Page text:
I hardly ever write about camera bags...in fact, when bag manufacturers try to pitch me, I usually protest that I never write about bags. Which is not quite accurate, but close.
I've never been a bag man. (Lenses, yes.) But I thought I'd at least heard of most major brands of camera bags, save some cheapie no-names.
Oh no, canvas-breath. Not even close.
Before I did Friday's Ona vs. Tenba shootout, one brand I had never heard about was Filson.
Turns out C.C. Filson Co. has been around since it was called "C.C. Filson's Pioneer Alaska Clothing and Blanket Manufacturers," specializing in goods to outfit the stampeders to the Klondike Gold Rush. It's been a big name in outdoor goods in the American West for more than a century. And, like Diamond Gusset in Lynchburg, Tennessee, where I buy my jeans, Filson's products are all U.S. made, which is getting to be an exclusive club.
Of course, one name I had heard of was David Alan Harvey. A longtime photojournalist standout, David has been a Magnum photographer since 1997 and has published three books, including his great study of the Hispanic diaspora in the U.S., Divided Soul, among many other accomplishments.
But put aside those parts of his resumé. A key fact about David Alan Harvey is that he's famously the most bag-obsessed photographer in Christendom—as humorously profiled in a well-known video clip called "Bag World (with Dr. David Alan Harvey, Professor of Bagology)," which features a cheerfully appalling glimpse into the storage locker where he keeps hundreds of rejected bags. (By the way, he means pounds, not ounces, at the beginning of the video. Slip o' the tongue, or just wishful thinking?)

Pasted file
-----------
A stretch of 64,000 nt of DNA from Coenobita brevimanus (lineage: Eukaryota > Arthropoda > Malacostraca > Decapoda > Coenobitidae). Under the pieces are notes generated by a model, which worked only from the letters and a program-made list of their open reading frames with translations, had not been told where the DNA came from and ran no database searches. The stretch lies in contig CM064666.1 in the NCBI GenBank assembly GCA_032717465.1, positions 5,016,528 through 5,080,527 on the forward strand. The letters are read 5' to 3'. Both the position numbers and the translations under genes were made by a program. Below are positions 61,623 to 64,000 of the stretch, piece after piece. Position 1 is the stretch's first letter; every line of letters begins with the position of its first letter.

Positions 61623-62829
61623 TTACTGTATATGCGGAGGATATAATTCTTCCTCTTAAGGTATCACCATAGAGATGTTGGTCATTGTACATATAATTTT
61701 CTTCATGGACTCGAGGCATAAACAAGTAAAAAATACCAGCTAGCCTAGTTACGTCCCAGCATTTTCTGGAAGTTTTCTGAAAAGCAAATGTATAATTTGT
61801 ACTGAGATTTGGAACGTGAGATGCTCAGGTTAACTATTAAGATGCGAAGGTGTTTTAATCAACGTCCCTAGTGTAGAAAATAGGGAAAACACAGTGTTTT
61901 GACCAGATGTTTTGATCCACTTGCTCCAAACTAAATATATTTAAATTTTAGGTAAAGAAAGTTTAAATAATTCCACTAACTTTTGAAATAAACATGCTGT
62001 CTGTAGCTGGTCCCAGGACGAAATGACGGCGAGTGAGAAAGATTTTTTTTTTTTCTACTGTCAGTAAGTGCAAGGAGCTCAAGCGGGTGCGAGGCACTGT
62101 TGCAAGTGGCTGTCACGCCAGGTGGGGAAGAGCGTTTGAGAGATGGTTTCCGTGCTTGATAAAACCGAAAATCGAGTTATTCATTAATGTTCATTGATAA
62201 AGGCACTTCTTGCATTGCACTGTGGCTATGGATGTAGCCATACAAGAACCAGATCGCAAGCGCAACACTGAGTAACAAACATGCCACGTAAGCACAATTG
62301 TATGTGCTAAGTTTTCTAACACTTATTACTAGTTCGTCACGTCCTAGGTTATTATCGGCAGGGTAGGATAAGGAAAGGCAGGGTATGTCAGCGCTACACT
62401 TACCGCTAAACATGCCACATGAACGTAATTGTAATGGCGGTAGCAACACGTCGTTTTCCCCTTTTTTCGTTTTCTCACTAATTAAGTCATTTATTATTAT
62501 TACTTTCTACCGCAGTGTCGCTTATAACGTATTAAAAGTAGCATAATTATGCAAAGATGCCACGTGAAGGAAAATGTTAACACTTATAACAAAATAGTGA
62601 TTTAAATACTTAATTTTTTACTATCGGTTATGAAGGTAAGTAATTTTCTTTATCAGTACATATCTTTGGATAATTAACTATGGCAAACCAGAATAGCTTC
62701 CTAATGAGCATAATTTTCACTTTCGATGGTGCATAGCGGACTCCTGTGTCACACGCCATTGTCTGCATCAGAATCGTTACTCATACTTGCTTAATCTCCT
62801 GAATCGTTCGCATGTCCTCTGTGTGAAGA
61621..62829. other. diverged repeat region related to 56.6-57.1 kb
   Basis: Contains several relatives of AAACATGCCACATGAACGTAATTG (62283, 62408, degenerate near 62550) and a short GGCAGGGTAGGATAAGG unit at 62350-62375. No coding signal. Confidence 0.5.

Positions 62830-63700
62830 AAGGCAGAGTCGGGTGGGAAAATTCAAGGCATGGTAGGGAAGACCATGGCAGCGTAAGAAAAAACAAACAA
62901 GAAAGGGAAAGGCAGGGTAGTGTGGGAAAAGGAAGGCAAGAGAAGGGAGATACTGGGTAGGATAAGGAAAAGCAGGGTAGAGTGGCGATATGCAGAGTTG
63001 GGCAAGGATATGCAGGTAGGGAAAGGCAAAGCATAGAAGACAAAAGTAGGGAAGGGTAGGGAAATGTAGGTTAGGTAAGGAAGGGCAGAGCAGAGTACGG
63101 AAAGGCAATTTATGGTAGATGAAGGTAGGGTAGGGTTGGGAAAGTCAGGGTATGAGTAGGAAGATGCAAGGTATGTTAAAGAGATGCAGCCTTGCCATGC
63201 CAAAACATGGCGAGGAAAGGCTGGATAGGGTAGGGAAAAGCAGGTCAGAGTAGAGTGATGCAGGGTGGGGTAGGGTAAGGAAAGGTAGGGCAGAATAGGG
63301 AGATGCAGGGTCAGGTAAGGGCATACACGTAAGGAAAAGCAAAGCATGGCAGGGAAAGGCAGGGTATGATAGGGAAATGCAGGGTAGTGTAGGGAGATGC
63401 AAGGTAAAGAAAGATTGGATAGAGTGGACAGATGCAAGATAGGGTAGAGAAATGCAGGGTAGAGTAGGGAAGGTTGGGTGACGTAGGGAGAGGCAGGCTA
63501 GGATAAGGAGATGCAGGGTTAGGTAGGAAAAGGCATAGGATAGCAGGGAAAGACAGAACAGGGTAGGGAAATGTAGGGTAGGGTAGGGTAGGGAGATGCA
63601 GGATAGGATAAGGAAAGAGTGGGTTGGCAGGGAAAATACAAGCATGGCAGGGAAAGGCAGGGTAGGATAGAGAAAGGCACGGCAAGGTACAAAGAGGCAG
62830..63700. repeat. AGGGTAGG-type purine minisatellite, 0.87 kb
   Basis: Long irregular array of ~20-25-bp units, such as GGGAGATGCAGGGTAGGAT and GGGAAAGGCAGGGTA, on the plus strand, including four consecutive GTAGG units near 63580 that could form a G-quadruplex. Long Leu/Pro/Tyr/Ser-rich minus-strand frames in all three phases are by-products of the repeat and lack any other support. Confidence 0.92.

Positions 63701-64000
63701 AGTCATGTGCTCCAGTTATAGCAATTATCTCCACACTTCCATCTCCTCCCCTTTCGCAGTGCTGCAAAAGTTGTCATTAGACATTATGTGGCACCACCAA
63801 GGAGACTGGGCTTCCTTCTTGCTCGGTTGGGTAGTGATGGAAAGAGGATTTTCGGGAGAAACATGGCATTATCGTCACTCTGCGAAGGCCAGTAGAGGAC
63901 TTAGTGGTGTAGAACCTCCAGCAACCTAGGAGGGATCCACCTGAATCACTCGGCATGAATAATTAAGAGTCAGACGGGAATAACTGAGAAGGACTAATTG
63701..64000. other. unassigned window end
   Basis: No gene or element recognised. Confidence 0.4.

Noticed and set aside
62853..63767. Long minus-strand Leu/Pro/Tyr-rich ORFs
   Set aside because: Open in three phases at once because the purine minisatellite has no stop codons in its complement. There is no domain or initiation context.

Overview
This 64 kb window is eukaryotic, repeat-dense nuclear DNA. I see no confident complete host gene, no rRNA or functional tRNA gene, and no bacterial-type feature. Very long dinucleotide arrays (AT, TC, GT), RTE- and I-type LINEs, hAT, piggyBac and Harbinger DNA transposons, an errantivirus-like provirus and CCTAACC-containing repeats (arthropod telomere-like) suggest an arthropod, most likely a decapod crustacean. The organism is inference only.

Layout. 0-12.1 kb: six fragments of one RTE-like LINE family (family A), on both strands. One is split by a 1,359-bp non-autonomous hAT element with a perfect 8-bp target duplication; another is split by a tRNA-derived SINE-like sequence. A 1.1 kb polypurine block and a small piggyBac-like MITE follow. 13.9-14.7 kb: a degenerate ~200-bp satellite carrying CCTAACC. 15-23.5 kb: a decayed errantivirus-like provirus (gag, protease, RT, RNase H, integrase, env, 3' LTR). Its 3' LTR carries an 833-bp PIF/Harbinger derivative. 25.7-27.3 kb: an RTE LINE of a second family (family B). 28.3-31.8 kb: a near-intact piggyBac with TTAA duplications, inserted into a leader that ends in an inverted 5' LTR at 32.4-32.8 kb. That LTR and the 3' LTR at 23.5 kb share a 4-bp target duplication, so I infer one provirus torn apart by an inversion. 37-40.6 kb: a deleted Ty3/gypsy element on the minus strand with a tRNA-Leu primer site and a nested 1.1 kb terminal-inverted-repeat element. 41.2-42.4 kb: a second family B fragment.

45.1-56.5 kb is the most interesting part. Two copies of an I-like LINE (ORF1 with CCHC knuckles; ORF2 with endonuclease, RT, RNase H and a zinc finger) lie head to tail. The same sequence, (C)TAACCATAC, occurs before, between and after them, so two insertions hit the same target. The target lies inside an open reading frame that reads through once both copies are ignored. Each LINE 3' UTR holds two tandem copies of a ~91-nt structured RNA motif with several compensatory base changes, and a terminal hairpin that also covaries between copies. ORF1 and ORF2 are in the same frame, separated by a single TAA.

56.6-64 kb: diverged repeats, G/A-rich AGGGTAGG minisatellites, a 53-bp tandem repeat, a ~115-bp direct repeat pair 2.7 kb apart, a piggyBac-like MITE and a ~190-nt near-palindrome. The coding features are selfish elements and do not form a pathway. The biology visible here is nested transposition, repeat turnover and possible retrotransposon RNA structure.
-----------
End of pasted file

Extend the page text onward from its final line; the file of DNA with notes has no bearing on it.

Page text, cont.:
So it turns out Filson took on the formidable challenge of making a bag that would satisfy even David Alan Harvey, and the result is the Filson Harvey:
Now, I like symbolism. And what better symbolism for a lowly camera bag than one designed to satisfy a famously picky Magnum photographer/bagologist by a company that made its name supplying prospectors for the Alaskan Gold Rush?
I mean, you almost can't make that up.
I don't mean to short the great Steve McCurry, whose gorgeous book Looking East is still on the list of my 50 favorite photobooks (note the size before you order it—it doesn't fit on every shelf). His Filson is called the McCurry Sportsman Bag (Amazon, B&H Photo.)
He's a great shooter, all right—but more importantly, is he a true bag freak? Can't say as I know. His Filson is bigger, in any case.
Anyway, sooner or later I'm going to have to take a closer look at the Filson Harvey. I'd almost use the thing just for the sake of its multitudinous provenances. The history and lore connected to it is almost too much to resist. I'm a sucker for that kind of thing.
(Thanks to the commenters who mentioned Filson in the last post)
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(To see all the comments, click on the "Comments" link below.)
Featured Comments from:
Bill Mitchell: "Alfred Eisenstaedt: 'When I go on assignments, I usually take along my old gadget bag. It's about eighteen years old now and dilapidated. People sometimes say, "You should get a new case, a bigger and better one. Surely you can afford it." My answer is, "Sure, but would it help me to take better pictures?"' The Eye of Eisenstaedt, The Viking Press, NYC, 1969, p. 198."